Texas Rangers’ Eli White scores after hitting a home run against the Houston Astros during the third inning of a baseball game Wednesday, June 16, 2021, in Houston. (AP Photo/David J. Phillip) So much for the science of baseball, launch angle and all that jazz. Just listen to Eli […]
So much for the science of baseball, launch angle and all that jazz.
Just listen to Eli White explain how he made adjustments at the plate that have made him this week’s Rangers’ candidate for rookie outfield hitting sensation.
“If I felt like I was on time, then I was late,” White said this week before hitting a pair of homers at Houston on Wednesday. “When I’m struggling, I feel like I’m starting on time. So, trying to start things earlier helps to kind of clean some things up mechanically. It helps me see the ball longer and find the barrel more often.”
Got that? On time is late. Early is on time.
Baseball in the 21st century, man.
Anyway, it makes perfect sense to him. And it has paid dividends since the Rangers recalled him from Triple-A Round Rock 10 days ago and decided to commit real playing to him. With his two homers at Houston — the first two of his career — White is 5 for 17 with four walks for a .294/.429/.765/1.193 OPS. Four of his five hits have gone for extra bases.
He’s started five of the Rangers’ seven games since being recalled, including four straight. It’s the first time in his brief career, which included 19 games in 2020 and the first five weeks of this season, that he’s started as many as four consecutive games.
There is good reason to play him. White turns 27 on June 26. He had 117 major league at-bats before Thursday. He belongs squarely in the group of guys about whom the Rangers need to make long-term decisions. The Rangers acknowledged as much when they released Khris Davis to return White to the roster.
Part of the problem had been the Rangers weren’t really sure how or where to play him. They acquired White from Oakland as an infielder who dabbled in a bit of outfield work. The Rangers, always looking for versatility, upped the outfield work in the minors to the point it became his primary position. It also put him in a crowded group. Ahead of him in 2020 were Nick Solak, who was being groomed for outfield work, Leody Taveras and Willie Calhoun. Yet, by the end of the year, White stood out as perhaps the best defensive center field option the Rangers had.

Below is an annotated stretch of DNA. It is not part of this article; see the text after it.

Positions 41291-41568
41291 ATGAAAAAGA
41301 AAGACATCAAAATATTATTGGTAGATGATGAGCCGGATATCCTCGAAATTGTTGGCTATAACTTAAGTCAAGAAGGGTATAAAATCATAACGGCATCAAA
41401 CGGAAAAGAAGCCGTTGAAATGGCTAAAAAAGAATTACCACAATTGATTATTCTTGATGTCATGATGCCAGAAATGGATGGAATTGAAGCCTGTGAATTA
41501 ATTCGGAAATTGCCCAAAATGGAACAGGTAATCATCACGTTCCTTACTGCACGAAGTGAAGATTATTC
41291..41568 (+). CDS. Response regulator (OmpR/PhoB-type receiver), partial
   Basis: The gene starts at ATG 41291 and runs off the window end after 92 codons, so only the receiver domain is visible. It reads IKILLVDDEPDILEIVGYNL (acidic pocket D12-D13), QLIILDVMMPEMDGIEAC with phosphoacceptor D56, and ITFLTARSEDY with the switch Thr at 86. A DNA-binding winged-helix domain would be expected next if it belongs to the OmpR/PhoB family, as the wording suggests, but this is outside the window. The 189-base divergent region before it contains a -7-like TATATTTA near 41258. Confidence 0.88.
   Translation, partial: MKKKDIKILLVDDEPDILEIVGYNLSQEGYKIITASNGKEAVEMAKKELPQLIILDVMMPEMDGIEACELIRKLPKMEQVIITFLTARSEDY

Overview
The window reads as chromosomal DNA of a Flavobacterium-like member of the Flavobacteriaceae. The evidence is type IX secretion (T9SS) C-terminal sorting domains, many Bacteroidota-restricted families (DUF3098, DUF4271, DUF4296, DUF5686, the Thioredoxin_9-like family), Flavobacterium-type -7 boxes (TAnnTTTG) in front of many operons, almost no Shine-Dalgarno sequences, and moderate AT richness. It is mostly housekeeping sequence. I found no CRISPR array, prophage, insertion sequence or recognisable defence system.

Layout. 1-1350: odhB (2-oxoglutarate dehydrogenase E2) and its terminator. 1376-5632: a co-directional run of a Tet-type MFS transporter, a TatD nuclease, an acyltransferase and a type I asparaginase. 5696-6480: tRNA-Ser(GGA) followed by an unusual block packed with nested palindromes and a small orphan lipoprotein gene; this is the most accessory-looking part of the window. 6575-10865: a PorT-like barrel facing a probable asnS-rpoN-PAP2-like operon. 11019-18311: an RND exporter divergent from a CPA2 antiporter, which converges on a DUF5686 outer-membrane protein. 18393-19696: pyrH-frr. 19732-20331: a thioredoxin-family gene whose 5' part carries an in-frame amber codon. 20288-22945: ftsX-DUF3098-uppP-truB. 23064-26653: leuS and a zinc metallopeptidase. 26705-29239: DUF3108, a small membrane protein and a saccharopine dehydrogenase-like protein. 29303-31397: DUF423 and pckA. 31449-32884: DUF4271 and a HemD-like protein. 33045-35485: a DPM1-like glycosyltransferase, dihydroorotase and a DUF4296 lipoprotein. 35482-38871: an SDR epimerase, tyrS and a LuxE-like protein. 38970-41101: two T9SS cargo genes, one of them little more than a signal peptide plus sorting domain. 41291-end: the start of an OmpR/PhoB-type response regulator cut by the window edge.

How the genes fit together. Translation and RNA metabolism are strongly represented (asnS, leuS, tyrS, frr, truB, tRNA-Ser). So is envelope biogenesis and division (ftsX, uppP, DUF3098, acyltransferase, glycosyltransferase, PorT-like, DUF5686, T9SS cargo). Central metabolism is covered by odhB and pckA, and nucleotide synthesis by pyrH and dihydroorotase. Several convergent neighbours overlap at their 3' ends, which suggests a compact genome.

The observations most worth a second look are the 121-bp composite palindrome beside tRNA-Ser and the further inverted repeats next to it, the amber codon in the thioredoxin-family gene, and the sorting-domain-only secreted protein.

And so he was an outfielder.
But it also limited his opportunities. The Rangers went into 2021 with a plan to split center field between White and Taveras. White’s at-bats were irregular. When he was sent down in May, the Rangers decided to switch gears again and add the infield back to the mix. Of the 16 games he started in Round Rock, nine were in the infield. Most important, though, he was in the lineup every day. It also allowed him a little time to regroup as a hitter and to force his brain to accept the change in when he started his swing movements.
“Confidence plays a big part in it,” White said. “Just stepping in the box and knowing you have confidence in yourself is big. You get to knowing that you can succeed, instead of trying not to fail, was important. That had a lot to do with it. And playing regularly allowed me to get in a rhythm, to just get consistent with the timing issues. Those two things helped out a lot.”
Reliever acquired: The Rangers picked up yet another hard-throwing Los Angeles Dodgers castoff reliever Thursday, acquiring sinkerballer Dennis Santana in a trade for minor league lefty Kelvin Bautista. Bautista, who turns 22 on July 7, had been at the Rangers’ extended spring training camp in Arizona.
Santana, 25,was optioned to Triple-A Round Rock after being acquired. He had been designated for assignment by the Dodgers over the weekend. He had a 6.42 ERA over 32 relief outings in parts of the last four seasons. The Rangers already have two former Dodgers in their bullpen: Rule 5 pick Brett de Geus and Josh Sborz, who was designated for assignment by Los Angeles to make room for Trevor Bauer.
To make room on the 40-man roster, the Rangers designated left-hander Hyeon-jong Yang for assignment. Yang, 33, had been optioned to Round Rock on Wednesday when the Rangers activated Ian Kennedy from the IL. The hope is that Yang would clear waivers and then go to Round Rock to work as a starter. Yang had a 5.59 ERA for the Rangers in eight games but had been used infrequently since being moved out of the starting rotation at the end of May.